The study by scientists from the Florida campus of the Scripps Research Institute, published in the Aug 2, 2013 issue of the Journal of Biological Chemistry, showed in a combination of cell and animal studies that one active compound maintains a strong bias towards a single biological pathway, providing insight into what future drugs could look like.
The compound examined in the study, known as 6'-guanidinonaltrindole (6'-GNTI), targets the kappa opioid receptor (KOR).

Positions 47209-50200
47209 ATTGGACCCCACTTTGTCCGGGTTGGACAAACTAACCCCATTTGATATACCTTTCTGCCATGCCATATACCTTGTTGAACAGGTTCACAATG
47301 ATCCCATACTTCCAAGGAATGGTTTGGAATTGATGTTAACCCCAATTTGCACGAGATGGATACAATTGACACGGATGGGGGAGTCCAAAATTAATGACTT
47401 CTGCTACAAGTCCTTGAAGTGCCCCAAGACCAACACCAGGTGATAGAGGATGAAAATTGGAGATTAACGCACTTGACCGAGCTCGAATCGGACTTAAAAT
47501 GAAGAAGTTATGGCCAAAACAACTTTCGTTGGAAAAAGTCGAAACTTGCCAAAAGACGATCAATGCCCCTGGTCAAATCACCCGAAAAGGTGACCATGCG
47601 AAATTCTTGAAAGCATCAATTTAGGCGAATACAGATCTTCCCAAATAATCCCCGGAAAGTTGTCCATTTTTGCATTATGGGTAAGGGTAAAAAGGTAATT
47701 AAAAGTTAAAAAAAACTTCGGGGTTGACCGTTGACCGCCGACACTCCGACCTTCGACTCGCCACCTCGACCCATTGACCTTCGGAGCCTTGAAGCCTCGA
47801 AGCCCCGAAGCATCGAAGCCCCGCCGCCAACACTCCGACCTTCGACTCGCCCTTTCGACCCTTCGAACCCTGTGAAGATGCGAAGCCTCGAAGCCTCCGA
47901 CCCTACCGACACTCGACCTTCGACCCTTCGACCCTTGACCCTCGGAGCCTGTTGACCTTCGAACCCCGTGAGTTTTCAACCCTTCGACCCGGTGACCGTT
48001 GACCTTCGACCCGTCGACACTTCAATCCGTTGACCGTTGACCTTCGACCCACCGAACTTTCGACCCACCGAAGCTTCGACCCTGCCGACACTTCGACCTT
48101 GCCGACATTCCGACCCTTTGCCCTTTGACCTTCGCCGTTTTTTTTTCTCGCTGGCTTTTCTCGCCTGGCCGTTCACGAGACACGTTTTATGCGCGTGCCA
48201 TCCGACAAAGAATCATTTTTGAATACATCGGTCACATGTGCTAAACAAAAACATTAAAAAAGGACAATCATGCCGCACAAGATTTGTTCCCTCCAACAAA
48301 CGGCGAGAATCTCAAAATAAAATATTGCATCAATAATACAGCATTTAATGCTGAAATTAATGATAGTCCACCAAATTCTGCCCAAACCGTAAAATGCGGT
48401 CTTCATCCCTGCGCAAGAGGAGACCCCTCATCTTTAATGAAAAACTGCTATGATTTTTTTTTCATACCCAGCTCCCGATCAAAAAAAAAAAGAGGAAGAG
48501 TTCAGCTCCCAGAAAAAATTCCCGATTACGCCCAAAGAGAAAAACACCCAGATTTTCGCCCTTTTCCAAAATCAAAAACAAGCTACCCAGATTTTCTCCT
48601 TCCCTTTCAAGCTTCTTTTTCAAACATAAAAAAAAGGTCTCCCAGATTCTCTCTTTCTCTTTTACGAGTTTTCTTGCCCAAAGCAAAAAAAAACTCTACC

Located on nerve cells, KOR plays a role in the release of dopamine, a neuro-transmitter that plays a key role in drug addiction.
Drugs of abuse often cause the brain to release large amounts of dopamine, flooding the brain's reward system and reinforcing the addictive cycle, reports Science Daily.
"There are a number of drug discovery efforts ongoing for KOR," said Laura Bohn, a TSRI associate professor, who led the study. "The ultimate question is how this receptor should be acted upon to achieve the best therapeutic effects. Our study identifies a marker that shows how things normally happen in live neurons - a critically important secondary test to evaluate potential compounds."
--IANS (Posted on 04-08-2013)